On 6 August 2013 the Japan Maritime Self-Defence Force (JMSDF) unveiled its new helicopter ‘destroyer’, the Izumo (22DDH).
Considerable media and diplomatic fuss has been made about this being an ‘aircraft carrier in disguise’, with potentially offensive applications. Some commentators have argued not only that the Izumo represents a provocation that could lead to military insecurity in East Asia, but that the Izumo also breaches Japan’s pacifist constitution.
The Izumo’s size (and the absence of a catapult and arresting gear) suggests, however, that the only fighter jets that can realistically be launched or recovered from the Izumo are those with short take-off vertical landing capabilities. The only candidate to fill such a role would be the ‘B’ variant of the F-35 Lightning II multi-role fighter.
While the Japanese government has ordered 42 of the conventional take-off and landing ‘A’ variant of the F-35 for the Air Self-Defence Force, the MSDF has no plans to purchase the F-35B. Assertions that the Izumo could ‘easily and swiftly’ be converted into a conventional aircraft carrier also ignore the complexity of Japanese politico-bureaucratic and defence planning processes related to actually getting an F-35B onto an MSDF ship. No self-respecting bureaucratic organisation would invest in a $1.2 billion piece of hardware specifically for the purpose of launching jump jets that may not materialise for many years, if at all.
The Izumo also conspicuously lacks a ski-jump, which limits the amount of fuel and armaments that can be loaded onto an F-35B. It has no angled flight-deck allowing for smooth and simultaneous launch and recovery missions. The Izumo is also too small to accommodate more than a handful of F-35Bs. As an offensive strike carrier, it is decisively weak.
However, the Izumo could be used as a carrier of aircraft in future, raising the question of whether the Izumo is unconstitutional. This issue, however, is often misunderstood: Japan’s constitution does not explicitly ban specific capabilities, offensive or otherwise. What the constitution explicitly bans is the possession of ‘war potential’ (senryoku). There are three technical issues that must be discussed in this context. They are central to understanding how the ban on war potential has been interpreted and implemented as part of the ‘defensive-orientated defense’ (senshu bouei) policy that Japan has embraced since independence in 1952, and officially adopted in 1957.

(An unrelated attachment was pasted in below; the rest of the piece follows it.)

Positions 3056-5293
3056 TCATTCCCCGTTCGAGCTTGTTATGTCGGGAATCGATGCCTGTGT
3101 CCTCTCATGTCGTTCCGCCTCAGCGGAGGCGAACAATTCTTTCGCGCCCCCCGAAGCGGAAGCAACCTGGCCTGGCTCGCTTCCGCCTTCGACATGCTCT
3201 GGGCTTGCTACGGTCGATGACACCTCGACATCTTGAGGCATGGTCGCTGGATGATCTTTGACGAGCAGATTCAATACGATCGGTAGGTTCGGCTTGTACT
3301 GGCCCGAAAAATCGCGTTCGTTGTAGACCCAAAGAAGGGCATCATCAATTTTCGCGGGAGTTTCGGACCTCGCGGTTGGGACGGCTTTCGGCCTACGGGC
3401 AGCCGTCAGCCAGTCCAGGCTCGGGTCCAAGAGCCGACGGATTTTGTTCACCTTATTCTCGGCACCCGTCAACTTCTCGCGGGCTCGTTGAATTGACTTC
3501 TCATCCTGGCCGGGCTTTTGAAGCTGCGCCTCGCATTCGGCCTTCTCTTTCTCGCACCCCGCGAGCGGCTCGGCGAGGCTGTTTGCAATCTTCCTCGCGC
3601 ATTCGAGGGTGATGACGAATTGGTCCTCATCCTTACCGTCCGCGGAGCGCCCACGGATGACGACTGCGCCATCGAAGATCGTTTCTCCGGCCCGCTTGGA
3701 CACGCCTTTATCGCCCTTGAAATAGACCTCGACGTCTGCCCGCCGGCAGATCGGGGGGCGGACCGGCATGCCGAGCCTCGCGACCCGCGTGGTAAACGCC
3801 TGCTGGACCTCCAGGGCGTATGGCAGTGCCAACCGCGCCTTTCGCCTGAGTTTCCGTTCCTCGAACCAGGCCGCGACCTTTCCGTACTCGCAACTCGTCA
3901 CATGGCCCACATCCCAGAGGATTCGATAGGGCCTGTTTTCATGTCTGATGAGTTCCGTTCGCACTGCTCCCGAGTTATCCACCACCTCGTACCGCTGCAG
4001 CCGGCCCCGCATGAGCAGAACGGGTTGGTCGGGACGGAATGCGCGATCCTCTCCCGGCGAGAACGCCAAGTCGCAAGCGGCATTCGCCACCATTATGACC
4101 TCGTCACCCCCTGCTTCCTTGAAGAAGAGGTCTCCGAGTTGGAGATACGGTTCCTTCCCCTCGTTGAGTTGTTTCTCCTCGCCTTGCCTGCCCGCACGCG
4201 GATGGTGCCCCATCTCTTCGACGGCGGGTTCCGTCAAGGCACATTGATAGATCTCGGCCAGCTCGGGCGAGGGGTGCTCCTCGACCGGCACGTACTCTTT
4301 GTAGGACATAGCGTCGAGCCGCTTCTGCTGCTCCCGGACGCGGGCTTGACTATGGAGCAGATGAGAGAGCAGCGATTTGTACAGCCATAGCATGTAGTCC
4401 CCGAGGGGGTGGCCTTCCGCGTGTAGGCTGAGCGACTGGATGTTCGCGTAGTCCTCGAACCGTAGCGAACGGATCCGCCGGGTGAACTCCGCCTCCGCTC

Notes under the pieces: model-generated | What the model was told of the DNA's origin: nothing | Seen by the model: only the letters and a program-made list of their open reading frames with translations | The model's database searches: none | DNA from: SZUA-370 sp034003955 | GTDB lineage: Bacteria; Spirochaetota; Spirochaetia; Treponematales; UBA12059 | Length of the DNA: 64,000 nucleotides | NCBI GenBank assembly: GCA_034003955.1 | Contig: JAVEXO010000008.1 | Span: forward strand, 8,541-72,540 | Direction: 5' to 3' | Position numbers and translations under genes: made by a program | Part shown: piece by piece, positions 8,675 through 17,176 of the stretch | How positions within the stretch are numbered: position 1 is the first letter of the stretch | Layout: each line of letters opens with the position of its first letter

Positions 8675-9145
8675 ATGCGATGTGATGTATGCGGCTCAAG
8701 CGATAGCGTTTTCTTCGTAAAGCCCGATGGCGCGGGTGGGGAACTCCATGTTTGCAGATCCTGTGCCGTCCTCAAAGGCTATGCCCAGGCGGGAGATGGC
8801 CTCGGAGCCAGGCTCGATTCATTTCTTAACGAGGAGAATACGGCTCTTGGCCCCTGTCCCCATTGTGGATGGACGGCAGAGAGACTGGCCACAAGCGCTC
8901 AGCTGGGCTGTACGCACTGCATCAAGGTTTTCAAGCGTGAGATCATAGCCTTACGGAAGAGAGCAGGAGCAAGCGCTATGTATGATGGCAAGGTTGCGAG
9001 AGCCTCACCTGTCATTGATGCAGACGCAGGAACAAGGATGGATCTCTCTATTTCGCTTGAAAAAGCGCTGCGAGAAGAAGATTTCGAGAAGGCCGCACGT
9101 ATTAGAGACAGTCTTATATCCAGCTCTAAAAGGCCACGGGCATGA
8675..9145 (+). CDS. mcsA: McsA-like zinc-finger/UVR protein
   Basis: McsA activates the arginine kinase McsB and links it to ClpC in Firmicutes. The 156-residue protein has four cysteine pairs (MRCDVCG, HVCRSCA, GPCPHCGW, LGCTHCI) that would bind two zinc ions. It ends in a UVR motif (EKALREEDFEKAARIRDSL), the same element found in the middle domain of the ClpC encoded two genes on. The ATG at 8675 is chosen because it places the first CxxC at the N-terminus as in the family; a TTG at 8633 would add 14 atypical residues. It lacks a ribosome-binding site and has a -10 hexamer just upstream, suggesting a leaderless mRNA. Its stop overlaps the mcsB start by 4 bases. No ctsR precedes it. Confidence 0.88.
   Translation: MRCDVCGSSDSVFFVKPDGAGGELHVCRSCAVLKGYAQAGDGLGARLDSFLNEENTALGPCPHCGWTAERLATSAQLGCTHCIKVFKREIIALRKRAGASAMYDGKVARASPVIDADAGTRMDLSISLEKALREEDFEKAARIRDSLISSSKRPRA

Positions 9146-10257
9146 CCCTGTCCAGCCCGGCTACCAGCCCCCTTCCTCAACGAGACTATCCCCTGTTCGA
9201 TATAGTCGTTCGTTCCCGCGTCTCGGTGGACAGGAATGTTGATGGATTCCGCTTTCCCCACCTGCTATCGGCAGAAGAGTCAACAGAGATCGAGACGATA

First, on the basis of international treaties and supporting documents, the Japanese government understands that the proscribed potential to wage ‘war’ as a means of ‘settling international disputes’ refers to the potential to engage in war to invade other countries, and not self-defence. Second, the Japanese government interprets ‘war potential’ as referring to the total strength of the Self-Defence Forces, and not whether a given capability is mostly offensive or defensive.
Third, and most critically, ‘war potential’ is not seen as an unchanging, absolute level of military capability. It is interpreted relative to international conditions, the geostrategic nature of threats facing Japan, and the level of military strength able to be deployed against Japan (measured by numerical quantity and technological quality). Consequently, what is considered the possession of ‘war potential’ in one period of time may not be considered the possession of ‘war potential’ in another.
The MSDF’s current naval capabilities, assuming less technological sophistication, may well have approximated ‘war potential’ in the early 1960s, when China had no naval capabilities to speak of and the USSR had yet to modernise its Pacific Fleet. However, with the blue water modernisation of the USSR/Russian and Chinese navies since 1965 and 1985 respectively, Japan now has significant motivation to transport helicopters to its maritime extremities, particularly for the purpose of anti-submarine warfare. The MSDF’s helicopter carriers will also play an important role in its fleet structure as command-and-control assets, with one carrier being envisioned for each of Japan’s four escort flotillas tasked with ensuring the integrity of Japan’s Sea Lines of Communication in conflict situations. Along with other similar assets they also play an underreported role in humanitarian assistance and disaster relief operations. In fact, very few sensationalist English-language media reports have even bothered to mention that the Izumo boasts an impressive state-of-the-art 35-bed hospital and surgical suite, with accommodation for up to 450 passengers.
Ultimately, only one kind of capability is understood to be proscribed by the constitution — that of exclusively offensive capabilities. These are capabilities that have no value in defending Japan, but that have a specific use in assailing and systematically destroying the civilian and wider military infrastructure of another country. Japan’s helicopter carriers are, however, extremely useful for Japan’s defence and wellbeing, and not particularly useful for assailing the civilian and military infrastructure of other nations, especially given the military strength of other Northeast Asian states. China is thus likely to be most concerned about the Izumo enhancing Japan’s ability to check Chinese naval power projection into Japan’s maritime defensive perimeter, rather than the possibility of it projecting military power onto the Chinese mainland.
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Japan’s war potential and the case of the Izumo ‘destroyer’